27 October 2015 3 min read
Approximately 30,000 boilers are installed in UK homes every week. If we take into account all the other heating-related call outs that occur on a weekly basis, that’s a very large number of heating installers, plumbers and other tradespeople who are out visiting homeowners every day in the UK.
People trust plumbers and installers to come into their homes and carry out tasks that are vital to the homeowner’s lifestyle and well-being. It’s for this reason that installers actually have a great deal of responsibility in advising customers of the best products and components in terms of value for money and suitability for their lifestyles.
The government needs to realise that to have a serious impact on energy efficiency across the UK, plumbers and installers need to be invested in and encouraged to give the best possible energy efficiency advice to the people of Britain.
One of the main issues in this area is that there are various accreditation schemes open to heating installers, but many in the industry are confused as to what is the difference between the schemes and which one provides the best value for money. It is not cheap to go through an accreditation course and for many installers, it is simply not worth the time and money only to find a little way down the line that their particular accreditation scheme has been discontinued or made defunct due to changes in government or department reshuffles.
Many in the industry believe there needs to be one accreditation scheme that contains modules to cover all eventualities that are involved with the installation of heating systems and other plumbing work. The Heating & Hot Water Council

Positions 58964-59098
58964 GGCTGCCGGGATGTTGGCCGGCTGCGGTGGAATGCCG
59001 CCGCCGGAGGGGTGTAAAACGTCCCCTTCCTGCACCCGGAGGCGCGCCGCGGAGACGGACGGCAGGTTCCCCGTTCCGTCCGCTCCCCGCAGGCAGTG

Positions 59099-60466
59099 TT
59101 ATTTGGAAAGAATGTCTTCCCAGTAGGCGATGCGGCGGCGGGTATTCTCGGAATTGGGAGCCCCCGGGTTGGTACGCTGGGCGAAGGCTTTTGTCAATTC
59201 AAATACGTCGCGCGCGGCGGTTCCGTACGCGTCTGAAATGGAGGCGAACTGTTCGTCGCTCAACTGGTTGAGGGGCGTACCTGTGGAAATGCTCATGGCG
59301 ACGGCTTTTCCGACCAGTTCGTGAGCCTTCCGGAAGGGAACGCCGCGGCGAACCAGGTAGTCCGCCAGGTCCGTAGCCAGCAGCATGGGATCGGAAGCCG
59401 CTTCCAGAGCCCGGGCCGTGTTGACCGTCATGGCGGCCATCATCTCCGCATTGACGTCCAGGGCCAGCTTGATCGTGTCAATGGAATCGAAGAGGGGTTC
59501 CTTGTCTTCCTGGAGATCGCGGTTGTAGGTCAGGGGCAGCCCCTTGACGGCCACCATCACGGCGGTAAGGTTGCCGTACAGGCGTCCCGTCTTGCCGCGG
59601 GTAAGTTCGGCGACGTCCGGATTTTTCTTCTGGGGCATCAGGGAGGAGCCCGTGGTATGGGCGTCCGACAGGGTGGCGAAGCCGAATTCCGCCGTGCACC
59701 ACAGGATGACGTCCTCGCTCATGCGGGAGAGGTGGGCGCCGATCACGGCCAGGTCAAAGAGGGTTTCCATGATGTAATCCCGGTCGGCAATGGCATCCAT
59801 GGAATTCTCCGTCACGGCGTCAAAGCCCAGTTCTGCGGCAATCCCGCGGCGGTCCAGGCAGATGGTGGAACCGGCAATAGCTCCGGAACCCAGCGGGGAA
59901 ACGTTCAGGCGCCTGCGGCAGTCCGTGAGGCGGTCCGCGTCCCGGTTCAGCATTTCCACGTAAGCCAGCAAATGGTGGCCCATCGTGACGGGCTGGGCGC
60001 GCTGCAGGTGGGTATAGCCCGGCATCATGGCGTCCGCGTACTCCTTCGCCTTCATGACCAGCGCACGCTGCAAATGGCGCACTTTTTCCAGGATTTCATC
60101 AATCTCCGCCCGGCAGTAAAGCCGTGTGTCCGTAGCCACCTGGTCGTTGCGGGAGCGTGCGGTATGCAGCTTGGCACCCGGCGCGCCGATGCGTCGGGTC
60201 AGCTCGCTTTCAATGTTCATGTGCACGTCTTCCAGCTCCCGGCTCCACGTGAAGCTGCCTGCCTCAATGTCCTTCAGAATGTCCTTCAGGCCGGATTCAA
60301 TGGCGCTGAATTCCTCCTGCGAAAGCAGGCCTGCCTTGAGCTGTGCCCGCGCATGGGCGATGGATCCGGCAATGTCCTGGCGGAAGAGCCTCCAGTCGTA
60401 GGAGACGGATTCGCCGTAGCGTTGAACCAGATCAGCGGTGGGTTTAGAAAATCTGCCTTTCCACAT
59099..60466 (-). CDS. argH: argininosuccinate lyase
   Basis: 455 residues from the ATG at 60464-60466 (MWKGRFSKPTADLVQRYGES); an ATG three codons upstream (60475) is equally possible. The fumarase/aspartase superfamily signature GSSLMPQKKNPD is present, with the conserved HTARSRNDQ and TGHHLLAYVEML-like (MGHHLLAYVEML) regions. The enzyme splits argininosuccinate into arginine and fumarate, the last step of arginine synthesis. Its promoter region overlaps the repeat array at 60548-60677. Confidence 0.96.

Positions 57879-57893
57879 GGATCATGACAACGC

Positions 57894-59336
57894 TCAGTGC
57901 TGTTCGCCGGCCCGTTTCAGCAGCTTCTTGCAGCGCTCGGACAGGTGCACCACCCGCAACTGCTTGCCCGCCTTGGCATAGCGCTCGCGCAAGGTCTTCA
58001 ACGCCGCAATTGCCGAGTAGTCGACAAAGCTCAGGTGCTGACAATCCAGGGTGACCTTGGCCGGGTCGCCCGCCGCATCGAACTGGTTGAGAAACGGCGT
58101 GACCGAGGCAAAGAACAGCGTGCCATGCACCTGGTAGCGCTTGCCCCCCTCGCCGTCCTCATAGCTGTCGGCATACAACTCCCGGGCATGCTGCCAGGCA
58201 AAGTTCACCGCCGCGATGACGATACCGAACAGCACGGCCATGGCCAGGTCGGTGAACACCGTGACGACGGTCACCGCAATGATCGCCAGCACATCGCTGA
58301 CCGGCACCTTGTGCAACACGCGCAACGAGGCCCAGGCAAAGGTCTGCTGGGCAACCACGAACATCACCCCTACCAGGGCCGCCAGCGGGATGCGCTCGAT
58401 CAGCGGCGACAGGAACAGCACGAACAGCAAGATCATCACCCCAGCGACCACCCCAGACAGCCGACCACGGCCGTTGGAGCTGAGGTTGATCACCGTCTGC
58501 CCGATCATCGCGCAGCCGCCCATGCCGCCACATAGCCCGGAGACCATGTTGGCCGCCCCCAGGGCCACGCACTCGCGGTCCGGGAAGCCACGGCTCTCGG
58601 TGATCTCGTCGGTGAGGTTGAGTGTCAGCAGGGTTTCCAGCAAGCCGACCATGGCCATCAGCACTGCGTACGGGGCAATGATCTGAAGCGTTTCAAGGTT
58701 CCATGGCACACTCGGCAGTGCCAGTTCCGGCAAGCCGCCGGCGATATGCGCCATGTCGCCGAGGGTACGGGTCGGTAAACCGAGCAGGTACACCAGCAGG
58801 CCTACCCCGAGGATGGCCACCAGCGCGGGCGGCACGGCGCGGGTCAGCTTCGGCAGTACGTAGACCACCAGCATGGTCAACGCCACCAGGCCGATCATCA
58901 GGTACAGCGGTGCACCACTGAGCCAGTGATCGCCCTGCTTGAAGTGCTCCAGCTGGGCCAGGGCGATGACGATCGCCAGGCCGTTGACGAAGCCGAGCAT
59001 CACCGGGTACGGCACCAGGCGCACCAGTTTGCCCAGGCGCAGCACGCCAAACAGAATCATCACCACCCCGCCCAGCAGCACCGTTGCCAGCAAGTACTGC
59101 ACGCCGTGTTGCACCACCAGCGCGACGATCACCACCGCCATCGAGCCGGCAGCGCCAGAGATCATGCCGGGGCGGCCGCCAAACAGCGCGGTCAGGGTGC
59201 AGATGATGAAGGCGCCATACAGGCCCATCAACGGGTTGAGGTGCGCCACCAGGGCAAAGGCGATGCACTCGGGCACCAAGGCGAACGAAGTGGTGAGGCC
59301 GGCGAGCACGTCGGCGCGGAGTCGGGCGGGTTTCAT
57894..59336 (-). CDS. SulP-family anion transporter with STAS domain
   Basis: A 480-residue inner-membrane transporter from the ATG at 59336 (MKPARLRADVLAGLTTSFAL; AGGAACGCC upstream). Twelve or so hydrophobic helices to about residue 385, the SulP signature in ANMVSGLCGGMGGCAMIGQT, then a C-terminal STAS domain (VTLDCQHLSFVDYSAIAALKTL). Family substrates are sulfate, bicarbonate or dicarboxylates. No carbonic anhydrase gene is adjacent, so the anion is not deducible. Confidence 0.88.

have argued that this scheme should be the Nationally Accredited Certification Scheme (ACS). The ACS currently exists as the industry-standard way of joining the Gas Safe Register, a qualification required for any installer wishing to legally work with gas products.
Because the ACS is very well known and respected within the industry, the Heating & Hot Water Council believe the government should make available the funds to expand and adapt the ACS. The Council think that adding modules that include energy efficiency and renewable energy qualifications would make more installers make the effort to invest in themselves and add extra strings to their bow.
As it currently stands, there are additional accreditation schemes, such as the PAS2030 and the Micro Certification Scheme, which are quite bureaucratic and are much less well-known to the industry. It makes things confusing for the installer when they have a selection of different accreditation schemes, each with different rules and methods, and they are much more likely to not bother at than if everything was under one umbrella scheme.
If the government can expand the ACS, making things much more straightforward and user friendly for the heating industry, we will have a better qualified generation of heating installers who can go about providing better service and higher quality information to the people of the UK. The bigger picture needs to be looked at if the government is serious about reducing the UK’s carbon emissions.
Article by Benjamin Clarke
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